Tobacco Shop Owner Pleads Guilty In Campaign Finance Scheme
The co-owner of a Waterbury tobacco shop has pleaded guilty for his role in an alleged campaign finance scheme to influence former House Speaker Chris Donovan.
Paul Rogers, 40, of Middlebury, pleaded guilty Wednesday to one count of devising a scheme to bribe a public official, and one count of conspiring to make false statements to the Federal Election Commission and impeding the enforcement of federal campaign finance laws.
Rogers was one of eight men who have been charged in a scheme to hide the source of $27,500 in campaign contributions which were allegedly intended to block state legislation detrimental to the roll-your-own tobacco industry.
At the time the donations were being made to Donovan’s unsuccessful congressional campaign, Donovan held one of the most influential positions in state government as Speaker of the House. The eight men, according to the federal indictment, sought to use straw donations to the campaign to kill the roll-your-own legislation, which was pending before the General Assembly.
The General Assembly ended up passing the roll-your-own legislation in a special legislative session last June, partially because they didn’t want the public to believe their influence had been bought.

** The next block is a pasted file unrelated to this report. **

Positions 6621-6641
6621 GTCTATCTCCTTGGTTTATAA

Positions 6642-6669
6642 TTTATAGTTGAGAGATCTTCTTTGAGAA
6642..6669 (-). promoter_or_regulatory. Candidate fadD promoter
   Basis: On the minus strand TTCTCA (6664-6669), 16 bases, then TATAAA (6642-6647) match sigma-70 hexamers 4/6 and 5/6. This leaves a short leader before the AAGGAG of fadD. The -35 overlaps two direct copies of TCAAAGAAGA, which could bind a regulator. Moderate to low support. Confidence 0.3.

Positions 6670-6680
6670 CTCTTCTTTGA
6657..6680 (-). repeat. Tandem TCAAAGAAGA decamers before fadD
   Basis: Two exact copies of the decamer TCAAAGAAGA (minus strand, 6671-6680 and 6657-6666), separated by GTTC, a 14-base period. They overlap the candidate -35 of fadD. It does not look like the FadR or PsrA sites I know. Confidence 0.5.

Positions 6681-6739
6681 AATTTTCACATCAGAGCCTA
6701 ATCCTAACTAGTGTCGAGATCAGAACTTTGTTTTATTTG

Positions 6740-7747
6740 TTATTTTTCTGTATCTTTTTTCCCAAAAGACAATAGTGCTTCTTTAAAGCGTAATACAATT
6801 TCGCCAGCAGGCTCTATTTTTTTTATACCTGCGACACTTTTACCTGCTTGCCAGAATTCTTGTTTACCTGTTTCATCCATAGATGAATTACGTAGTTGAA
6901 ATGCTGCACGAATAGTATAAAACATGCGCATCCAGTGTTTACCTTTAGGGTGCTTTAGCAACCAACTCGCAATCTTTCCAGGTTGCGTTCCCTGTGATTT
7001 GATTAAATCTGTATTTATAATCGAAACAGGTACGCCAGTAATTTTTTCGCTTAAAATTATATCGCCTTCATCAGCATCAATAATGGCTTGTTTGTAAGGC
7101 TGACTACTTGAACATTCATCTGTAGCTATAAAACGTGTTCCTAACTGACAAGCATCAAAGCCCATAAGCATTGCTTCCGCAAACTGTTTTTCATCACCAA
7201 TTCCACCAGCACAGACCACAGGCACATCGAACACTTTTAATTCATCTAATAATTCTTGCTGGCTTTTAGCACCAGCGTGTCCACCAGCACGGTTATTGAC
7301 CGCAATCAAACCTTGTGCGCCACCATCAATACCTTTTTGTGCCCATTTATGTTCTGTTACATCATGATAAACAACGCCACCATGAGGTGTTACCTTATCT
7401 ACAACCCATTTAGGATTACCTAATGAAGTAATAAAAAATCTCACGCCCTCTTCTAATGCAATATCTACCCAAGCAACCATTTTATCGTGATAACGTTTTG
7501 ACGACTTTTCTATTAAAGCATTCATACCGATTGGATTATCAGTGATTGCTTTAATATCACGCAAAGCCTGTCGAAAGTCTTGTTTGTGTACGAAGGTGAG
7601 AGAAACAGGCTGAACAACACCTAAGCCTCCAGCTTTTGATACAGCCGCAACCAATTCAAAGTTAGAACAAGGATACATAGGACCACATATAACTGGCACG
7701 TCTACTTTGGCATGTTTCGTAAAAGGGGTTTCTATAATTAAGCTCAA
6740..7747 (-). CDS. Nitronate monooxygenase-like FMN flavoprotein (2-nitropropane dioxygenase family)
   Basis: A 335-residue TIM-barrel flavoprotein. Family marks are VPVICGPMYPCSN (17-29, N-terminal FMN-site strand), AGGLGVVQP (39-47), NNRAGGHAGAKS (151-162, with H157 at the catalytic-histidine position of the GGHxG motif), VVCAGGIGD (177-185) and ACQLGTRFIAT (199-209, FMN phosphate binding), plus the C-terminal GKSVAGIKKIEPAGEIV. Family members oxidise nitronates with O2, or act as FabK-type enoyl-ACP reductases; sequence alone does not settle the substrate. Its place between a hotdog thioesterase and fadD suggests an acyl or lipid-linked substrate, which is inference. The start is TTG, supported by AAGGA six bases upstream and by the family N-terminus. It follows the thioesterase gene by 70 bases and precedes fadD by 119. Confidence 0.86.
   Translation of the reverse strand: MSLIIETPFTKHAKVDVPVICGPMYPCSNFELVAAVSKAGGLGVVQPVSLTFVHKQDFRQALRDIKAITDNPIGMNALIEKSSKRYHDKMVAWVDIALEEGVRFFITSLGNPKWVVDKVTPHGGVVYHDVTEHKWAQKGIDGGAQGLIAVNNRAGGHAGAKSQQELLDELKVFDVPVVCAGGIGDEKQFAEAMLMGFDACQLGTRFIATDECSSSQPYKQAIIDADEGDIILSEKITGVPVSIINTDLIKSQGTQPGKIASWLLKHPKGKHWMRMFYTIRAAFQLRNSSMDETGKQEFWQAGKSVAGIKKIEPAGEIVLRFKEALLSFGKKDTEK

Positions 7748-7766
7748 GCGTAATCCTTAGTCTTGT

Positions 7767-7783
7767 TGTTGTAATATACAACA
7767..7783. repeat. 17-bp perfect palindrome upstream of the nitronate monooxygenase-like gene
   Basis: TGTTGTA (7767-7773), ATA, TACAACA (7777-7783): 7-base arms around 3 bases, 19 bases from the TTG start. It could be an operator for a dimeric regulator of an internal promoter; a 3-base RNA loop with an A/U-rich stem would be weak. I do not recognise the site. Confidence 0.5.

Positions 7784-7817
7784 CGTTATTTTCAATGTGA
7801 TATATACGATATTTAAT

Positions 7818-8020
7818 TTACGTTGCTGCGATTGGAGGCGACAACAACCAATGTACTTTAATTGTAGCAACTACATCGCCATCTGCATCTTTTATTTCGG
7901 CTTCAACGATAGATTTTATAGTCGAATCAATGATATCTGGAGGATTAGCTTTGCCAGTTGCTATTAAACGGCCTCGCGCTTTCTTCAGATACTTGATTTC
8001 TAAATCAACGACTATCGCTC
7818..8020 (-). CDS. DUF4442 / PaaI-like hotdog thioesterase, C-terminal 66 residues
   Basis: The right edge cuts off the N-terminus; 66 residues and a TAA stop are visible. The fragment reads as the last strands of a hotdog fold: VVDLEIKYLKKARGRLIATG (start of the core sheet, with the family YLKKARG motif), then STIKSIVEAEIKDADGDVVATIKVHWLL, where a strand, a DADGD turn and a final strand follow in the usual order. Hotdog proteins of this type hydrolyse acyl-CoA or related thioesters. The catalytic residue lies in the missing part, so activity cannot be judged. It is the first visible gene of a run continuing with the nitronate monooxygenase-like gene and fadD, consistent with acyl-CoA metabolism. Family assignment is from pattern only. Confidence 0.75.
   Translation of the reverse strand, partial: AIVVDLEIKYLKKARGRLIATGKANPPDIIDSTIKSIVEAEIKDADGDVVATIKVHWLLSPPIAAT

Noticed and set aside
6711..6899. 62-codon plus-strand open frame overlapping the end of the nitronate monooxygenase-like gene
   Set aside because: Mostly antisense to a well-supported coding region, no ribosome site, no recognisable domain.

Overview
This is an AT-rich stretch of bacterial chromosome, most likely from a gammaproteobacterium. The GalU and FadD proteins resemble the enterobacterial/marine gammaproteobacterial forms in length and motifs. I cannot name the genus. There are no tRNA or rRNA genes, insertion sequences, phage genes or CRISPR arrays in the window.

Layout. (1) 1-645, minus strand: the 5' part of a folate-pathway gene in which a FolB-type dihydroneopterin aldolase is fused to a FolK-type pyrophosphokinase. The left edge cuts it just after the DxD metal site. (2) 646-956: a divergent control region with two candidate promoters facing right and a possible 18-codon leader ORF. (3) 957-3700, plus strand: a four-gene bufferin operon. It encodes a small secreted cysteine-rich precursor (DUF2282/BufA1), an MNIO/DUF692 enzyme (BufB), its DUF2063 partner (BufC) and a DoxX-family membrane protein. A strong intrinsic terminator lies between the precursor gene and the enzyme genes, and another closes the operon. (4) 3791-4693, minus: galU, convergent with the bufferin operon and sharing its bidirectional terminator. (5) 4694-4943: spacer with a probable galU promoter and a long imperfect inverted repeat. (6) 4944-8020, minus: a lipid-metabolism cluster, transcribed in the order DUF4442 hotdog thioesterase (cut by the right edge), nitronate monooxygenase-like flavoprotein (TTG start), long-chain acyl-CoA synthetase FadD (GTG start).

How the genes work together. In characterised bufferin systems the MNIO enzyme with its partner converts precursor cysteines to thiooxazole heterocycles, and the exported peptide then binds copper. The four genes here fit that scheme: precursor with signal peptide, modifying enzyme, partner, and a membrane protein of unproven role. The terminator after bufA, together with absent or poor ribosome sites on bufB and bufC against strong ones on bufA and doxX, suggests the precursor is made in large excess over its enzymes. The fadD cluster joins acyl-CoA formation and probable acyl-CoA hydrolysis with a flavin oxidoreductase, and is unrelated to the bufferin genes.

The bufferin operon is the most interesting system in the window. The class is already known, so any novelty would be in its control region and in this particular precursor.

Rogers was the third defendant to plead guilty. There are five more defendants who have been charged, but have yet to plead.
Ray Soucy, the former union official who delivered the checks to Donovan’s campaign, pleaded guilty last July to devising a scheme to bribe a public official, conspiring to make false statements to the FEC and impeding the FEC’s enforcement of federal campaign finance laws. David Moffa, another former union president, pleaded guilty in November to conspiring to make false statements to the FEC and to impede the FEC’s enforcement of federal campaign finance laws. Soucy and Moffa await sentencing.
Rogers will be sentenced March 20 in U.S. District Court in New Haven.